That's when he turned his back. Friend and Observer beamed at each other, mounted our bikes and tore through Sherwood Forest, thieves-out-of-Nottingham style. The cars were gone, the lights twinkled and blurred, and we flew down the hill. It was exactly how we had imagined it.

Favorite

Comments

Subscribe to this thread:

Add a comment

Readers also liked…

  • On Walmart and state money

    No they don't need state help. Any conservative legislator who is true to their tea party principles will crow on about crony capitalism. I look forward to deafening silence.
    • Sep 21, 2017
  • On shitholes

    The Observer is at home today in our kitty cat socks, weathering a combination sick day and snow day. Way down in Stifft Station, we live at the top of a hill that slopes away in all directions. That's good in a flood, but piss poor other than for sledding during snow and ice, especially when you only have access to a two-wheel drive car.
    • Jan 18, 2018
  • The job

    The Observer and Mr. Photographer were headed across town on our way to another press conference the other day when we got to talking about The Job. Newspaperin'.
    • Mar 15, 2018

Latest in The Observer

  • Beginnings

    • Feb 1, 2019
  • Phoenix

    If you're reading a paper copy of this esteemed publication right now, you're holding something special in your hands: the last weekly print edition of the Arkansas Times, the end of an unbroken chain that goes back and back, week by week, every week, to May 1992, when the Times became what the hep cats call an "alternative newsweekly."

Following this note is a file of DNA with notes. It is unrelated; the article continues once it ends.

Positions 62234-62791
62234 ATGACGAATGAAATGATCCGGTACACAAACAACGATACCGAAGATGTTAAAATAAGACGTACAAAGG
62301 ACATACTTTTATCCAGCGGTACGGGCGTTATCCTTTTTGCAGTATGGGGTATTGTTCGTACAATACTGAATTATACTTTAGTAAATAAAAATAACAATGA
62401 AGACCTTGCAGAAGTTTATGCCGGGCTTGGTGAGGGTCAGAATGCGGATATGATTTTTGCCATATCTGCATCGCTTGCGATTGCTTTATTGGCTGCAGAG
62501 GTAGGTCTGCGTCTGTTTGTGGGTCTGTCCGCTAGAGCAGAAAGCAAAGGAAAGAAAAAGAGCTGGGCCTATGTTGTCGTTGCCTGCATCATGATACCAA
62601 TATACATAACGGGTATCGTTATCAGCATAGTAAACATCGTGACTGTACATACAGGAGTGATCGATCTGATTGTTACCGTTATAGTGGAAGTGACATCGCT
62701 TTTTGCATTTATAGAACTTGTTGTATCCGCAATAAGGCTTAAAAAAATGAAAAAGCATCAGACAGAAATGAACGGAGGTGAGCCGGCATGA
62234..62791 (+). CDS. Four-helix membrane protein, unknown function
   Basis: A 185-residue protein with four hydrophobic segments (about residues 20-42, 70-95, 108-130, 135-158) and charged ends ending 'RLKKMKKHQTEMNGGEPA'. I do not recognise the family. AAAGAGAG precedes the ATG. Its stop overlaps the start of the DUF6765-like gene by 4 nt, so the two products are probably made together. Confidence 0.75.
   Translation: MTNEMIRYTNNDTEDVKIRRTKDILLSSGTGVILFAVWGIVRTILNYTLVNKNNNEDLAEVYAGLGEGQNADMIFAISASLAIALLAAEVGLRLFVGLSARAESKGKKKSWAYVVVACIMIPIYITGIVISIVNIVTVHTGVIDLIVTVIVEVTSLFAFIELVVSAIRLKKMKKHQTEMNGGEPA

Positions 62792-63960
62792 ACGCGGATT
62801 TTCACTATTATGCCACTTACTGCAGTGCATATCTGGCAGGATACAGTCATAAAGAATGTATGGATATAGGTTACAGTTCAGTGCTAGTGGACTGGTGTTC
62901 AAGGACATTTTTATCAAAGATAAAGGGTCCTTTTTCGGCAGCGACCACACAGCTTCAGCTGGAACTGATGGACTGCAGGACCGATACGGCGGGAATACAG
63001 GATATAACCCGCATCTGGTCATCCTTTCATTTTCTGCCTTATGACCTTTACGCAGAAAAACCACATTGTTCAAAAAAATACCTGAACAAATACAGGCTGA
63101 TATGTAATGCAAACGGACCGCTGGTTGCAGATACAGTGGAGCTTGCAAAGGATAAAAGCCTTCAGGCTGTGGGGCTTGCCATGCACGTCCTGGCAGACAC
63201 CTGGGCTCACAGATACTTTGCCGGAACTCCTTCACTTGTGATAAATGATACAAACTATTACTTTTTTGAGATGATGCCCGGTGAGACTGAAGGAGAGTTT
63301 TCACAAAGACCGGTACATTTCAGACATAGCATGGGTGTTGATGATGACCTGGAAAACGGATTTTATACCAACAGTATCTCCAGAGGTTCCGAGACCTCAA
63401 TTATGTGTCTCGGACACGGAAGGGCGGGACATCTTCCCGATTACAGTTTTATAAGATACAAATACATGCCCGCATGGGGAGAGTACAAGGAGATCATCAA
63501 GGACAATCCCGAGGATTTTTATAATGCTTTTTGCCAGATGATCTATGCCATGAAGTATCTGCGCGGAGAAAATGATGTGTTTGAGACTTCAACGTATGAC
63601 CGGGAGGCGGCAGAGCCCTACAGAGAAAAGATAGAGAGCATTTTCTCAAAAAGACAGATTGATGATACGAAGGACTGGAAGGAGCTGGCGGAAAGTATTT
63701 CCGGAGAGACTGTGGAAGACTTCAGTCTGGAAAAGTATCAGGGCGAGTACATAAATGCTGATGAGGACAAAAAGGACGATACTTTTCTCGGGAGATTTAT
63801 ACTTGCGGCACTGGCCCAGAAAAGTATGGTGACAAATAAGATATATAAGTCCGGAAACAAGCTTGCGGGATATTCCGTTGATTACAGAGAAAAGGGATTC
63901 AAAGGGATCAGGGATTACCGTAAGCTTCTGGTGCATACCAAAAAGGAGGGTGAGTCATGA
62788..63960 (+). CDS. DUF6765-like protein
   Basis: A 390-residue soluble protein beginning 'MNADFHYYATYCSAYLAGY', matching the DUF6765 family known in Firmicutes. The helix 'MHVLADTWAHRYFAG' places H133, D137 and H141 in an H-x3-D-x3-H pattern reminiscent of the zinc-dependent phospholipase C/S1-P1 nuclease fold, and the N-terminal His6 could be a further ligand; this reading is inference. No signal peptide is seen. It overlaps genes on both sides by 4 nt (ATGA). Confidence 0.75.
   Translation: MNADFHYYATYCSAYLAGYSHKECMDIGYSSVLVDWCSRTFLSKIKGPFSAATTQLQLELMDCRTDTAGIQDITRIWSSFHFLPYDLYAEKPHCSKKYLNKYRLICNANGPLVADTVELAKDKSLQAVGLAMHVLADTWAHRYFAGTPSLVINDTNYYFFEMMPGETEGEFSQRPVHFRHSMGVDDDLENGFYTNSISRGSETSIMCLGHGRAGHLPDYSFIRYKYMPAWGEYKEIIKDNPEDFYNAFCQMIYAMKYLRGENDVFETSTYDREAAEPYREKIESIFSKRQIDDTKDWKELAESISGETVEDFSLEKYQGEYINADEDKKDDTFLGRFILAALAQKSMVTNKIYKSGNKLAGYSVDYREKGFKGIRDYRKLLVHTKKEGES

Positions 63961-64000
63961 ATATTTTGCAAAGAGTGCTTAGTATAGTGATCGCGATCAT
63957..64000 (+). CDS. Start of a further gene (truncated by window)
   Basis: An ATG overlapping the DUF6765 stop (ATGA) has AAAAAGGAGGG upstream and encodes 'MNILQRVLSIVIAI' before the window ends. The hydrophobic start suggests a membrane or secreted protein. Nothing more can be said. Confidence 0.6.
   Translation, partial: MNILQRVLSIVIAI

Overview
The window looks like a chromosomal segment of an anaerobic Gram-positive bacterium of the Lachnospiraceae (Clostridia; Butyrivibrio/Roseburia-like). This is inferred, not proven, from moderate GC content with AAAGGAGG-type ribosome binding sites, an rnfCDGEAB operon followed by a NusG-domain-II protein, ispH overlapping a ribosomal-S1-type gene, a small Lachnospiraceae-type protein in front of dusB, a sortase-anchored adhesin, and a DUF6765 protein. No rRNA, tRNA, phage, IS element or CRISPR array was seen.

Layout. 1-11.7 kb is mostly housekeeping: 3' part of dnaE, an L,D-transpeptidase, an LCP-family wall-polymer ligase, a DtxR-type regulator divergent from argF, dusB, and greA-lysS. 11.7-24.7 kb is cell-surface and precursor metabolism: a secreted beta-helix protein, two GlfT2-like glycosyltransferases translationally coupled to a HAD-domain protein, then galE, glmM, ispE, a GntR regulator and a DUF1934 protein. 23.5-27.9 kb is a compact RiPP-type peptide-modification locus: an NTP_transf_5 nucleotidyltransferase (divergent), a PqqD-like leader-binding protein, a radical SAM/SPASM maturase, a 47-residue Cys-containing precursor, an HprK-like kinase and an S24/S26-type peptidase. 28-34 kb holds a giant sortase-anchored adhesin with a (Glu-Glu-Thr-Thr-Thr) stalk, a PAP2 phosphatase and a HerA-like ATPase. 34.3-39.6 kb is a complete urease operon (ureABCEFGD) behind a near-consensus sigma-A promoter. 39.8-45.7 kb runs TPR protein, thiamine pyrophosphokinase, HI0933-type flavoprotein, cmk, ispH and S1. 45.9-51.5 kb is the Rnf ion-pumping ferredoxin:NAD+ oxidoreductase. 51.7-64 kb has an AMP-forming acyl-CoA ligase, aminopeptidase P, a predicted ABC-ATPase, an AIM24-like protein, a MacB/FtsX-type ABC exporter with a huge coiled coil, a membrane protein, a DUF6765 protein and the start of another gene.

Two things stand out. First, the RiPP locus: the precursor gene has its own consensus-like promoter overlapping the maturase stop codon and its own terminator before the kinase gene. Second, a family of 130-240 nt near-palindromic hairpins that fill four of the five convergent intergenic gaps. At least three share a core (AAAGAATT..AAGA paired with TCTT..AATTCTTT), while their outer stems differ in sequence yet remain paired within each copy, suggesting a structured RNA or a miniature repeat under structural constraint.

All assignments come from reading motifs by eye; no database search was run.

• Dec 20, 2018
  • Ramblin' Jack

    The Observer, like a lot of folks, is drawn to the real places: barbecue joints and honky-tonks, seedy truck stops and greasy little diners where the waitresses and clerks still call you "Hun," used bookstores that have been there since Faulkner was still drinking mint juleps, bait shops hung with dusty-eyed bass pulled up from the deep when Eisenhower was in the White House.
    • Dec 13, 2018
  • More »

Most Viewed

  • Young adults ‘aging out’ of Arkansas foster care system struggle to adapt

    Because it’s uncommon for older teenagers in foster care to be adopted, many are emancipated at age 18 or 21 without ever finding a permanent home. In the last state fiscal year, 235 young people “aged out” of the Arkansas system. Too old to be a ward of the state but unprepared to be cast out on their own, they entered adult life highly disadvantaged.

Most Recent Comments

 

© 2019 Arkansas Times | 201 East Markham, Suite 200, Little Rock, AR 72201
Powered by Foundation